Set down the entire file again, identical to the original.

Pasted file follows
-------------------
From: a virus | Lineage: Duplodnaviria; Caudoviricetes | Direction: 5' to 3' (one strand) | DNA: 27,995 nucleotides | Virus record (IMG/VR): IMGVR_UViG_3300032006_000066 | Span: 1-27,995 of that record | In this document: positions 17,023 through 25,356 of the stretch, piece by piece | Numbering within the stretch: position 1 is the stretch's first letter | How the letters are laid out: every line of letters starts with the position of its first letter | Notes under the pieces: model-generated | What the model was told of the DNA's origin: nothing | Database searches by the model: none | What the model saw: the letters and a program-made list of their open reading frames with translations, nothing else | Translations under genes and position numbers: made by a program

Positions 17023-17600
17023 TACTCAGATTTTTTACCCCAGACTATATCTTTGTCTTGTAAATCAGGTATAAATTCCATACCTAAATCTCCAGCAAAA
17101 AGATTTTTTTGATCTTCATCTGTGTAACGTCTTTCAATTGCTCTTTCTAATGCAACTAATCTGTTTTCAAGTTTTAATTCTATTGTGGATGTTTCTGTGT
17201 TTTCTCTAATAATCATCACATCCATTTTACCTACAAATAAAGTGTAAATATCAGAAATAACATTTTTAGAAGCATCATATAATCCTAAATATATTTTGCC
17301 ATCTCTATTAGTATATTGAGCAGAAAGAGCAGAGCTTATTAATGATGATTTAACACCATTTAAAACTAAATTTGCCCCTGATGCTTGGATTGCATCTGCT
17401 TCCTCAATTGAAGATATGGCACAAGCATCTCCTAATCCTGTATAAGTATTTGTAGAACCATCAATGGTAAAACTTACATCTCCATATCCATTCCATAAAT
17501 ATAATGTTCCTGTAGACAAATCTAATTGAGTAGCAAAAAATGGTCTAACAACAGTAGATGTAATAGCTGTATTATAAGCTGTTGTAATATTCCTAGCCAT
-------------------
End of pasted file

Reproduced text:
From: a virus | Lineage: Duplodnaviria; Caudoviricetes | Direction: 5' to 3' (one strand) | DNA: 27,995 nucleotides | Virus record (IMG/VR): IMGVR_UViG_3300032006_000066 | Span: 1-27,995 of that record | In this document: positions 17,023 through 25,356 of the stretch, piece by piece | Numbering within the stretch: position 1 is the stretch's first letter | How the letters are laid out: every line of letters starts with the position of its first letter | Notes under the pieces: model-generated | What the model was told of the DNA's origin: nothing | Database searches by the model: none | What the model saw: the letters and a program-made list of their open reading frames with translations, nothing else | Translations under genes and position numbers: made by a program

Positions 17023-17600
17023 TACTCAGATTTTTTACCCCAGACTATATCTTTGTCTTGTAAATCAGGTATAAATTCCATACCTAAATCTCCAGCAAAA
17101 AGATTTTTTTGATCTTCATCTGTGTAACGTCTTTCAATTGCTCTTTCTAATGCAACTAATCTGTTTTCAAGTTTTAATTCTATTGTGGATGTTTCTGTGT
17201 TTTCTCTAATAATCATCACATCCATTTTACCTACAAATAAAGTGTAAATATCAGAAATAACATTTTTAGAAGCATCATATAATCCTAAATATATTTTGCC
17301 ATCTCTATTAGTATATTGAGCAGAAAGAGCAGAGCTTATTAATGATGATTTAACACCATTTAAAACTAAATTTGCCCCTGATGCTTGGATTGCATCTGCT
17401 TCCTCAATTGAAGATATGGCACAAGCATCTCCTAATCCTGTATAAGTATTTGTAGAACCATCAATGGTAAAACTTACATCTCCATATCCATTCCATAAAT
17501 ATAATGTTCCTGTAGACAAATCTAATTGAGTAGCAAAAAATGGTCTAACAACAGTAGATGTAATAGCTGTATTATAAGCTGTTGTAATATTCCTAGCCAT